SPECIAL REPORT: Drugs Behind Bars

SPECIAL REPORT: Drugs Behind Bars (MGN Online/KRCG 13)

When criminals are behind bars, most assume they can no longer break the law.

However, while law enforcement continues to fight the war against drugs on the streets, they have separate battles within cell walls.

It has happened in several states, and even in Missouri.

A corrections officer at the Moberly Correctional Center was charged with the possession of illegal drugs with the intent to distribute after she was arrested on the grounds of the prison with drugs in her vehicle. Investigators stated they found methamphetamine, marijuana and heroin in her car.

But the Moberly Correctional Center has not been the only Missouri facility to have drugs brought in by employees.

Last November, a Washington County corrections officer was arrested after authorities say he brought narcotics into the jail and gave them to an inmate.

"Jails are like schools, and if you believe drugs are never going to make it in, you're naive." said Callaway County Sheriff Clay Chism.

He said in the 17 years he's worked for the county, they have had no cases of jail employees bringing drugs in. Chism added though that doesn't mean offenders haven't found other methods.

"When you have a jail full of substance abusers who have been arrested for either substance abuse or some other crime related to substance abuse, their drug addiction does not go away when they're in my jail," he said.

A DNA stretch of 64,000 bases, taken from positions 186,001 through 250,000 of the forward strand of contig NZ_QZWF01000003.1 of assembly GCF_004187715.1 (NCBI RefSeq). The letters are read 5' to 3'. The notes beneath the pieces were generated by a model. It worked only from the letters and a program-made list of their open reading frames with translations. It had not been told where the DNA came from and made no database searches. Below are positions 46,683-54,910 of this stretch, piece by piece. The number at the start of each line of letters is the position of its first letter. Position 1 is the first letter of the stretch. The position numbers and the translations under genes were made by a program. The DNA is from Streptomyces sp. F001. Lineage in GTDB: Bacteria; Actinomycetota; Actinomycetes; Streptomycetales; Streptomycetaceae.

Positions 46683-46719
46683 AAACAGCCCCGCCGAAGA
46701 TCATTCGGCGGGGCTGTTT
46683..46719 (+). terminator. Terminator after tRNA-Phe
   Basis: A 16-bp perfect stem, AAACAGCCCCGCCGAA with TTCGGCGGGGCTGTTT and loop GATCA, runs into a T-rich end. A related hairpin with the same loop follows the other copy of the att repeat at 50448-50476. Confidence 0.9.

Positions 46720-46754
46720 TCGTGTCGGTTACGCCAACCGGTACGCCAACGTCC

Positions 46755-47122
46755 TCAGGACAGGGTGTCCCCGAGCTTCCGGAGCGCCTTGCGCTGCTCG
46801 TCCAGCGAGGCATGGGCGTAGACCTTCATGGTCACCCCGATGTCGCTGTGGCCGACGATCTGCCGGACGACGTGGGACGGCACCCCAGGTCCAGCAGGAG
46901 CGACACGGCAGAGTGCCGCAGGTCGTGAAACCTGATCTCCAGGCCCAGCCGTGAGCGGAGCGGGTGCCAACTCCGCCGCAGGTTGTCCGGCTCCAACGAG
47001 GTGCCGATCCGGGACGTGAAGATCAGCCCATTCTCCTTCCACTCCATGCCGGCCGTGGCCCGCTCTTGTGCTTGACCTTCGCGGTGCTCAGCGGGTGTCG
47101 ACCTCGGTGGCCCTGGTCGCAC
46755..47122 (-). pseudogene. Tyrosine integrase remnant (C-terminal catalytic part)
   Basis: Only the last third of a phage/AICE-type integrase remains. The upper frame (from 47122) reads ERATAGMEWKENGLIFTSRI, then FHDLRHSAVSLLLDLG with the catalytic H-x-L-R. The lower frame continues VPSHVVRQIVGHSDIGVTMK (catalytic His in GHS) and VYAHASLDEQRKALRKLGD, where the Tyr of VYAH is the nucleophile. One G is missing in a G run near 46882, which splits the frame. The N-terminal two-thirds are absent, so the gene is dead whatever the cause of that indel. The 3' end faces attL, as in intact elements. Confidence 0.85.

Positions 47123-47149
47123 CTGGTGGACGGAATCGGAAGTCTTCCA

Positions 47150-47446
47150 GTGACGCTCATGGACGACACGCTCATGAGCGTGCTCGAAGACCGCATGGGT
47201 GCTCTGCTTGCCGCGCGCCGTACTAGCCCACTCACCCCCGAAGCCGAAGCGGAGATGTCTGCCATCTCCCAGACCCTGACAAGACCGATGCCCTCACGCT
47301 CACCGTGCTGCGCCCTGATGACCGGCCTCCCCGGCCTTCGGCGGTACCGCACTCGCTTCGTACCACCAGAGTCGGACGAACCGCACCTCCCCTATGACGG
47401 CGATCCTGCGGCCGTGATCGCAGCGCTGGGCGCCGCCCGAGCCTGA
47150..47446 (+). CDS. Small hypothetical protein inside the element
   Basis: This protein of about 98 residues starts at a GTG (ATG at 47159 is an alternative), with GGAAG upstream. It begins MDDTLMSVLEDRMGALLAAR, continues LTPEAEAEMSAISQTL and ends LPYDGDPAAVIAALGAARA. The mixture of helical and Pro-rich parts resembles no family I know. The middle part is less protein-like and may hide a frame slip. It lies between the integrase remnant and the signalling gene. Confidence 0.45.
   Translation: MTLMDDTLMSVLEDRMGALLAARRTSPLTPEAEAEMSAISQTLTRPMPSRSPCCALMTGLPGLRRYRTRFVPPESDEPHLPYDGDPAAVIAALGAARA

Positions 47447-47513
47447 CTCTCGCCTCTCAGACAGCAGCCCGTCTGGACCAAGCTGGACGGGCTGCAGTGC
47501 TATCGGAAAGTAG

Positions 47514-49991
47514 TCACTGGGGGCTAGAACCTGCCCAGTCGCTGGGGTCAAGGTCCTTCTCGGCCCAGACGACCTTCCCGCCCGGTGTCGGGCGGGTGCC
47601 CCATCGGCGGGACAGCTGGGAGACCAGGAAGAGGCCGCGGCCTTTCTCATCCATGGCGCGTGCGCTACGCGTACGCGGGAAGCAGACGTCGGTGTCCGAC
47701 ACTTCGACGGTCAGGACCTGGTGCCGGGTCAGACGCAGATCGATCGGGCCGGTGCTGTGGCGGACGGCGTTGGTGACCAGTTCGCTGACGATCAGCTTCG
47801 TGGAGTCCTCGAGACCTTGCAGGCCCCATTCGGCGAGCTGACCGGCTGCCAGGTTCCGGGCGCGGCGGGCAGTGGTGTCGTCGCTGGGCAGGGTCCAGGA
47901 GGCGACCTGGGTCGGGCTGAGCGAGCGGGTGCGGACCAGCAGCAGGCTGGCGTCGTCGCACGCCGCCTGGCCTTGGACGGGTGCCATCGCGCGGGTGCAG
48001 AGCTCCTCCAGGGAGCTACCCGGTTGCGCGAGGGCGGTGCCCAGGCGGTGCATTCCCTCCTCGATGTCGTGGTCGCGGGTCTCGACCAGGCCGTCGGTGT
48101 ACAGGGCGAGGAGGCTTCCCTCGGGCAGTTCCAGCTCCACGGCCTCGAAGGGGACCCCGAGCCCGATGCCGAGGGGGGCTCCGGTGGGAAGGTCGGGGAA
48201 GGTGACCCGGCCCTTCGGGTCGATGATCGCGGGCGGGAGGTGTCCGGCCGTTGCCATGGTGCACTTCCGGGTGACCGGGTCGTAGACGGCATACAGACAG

Technology has made it tougher for offenders to be successful. The Callaway County Jail this year will have a new security system.

"We'll put in a complete new security system that's the most up-to-date system available to us and will increase the amount of cameras we have," the sheriff said. "It will not only increase the number of cameras we have, but the vantage points of these cameras and the efficiency of them."

Anne Precythe, the Director of Missouri Department of Corrections, explained new security measures to lawmakers during a meeting at the state Capitol.

"We're going to be focusing on the search policies for everyone, including myself and everybody below me that comes into and out of the facility," Precythe said. "We're going to be reviewing periodic camera footage to ensure that rounds are being made."

But as long as there is demand, law enforcement will have a continuous battle both on the streets, and behind bars.

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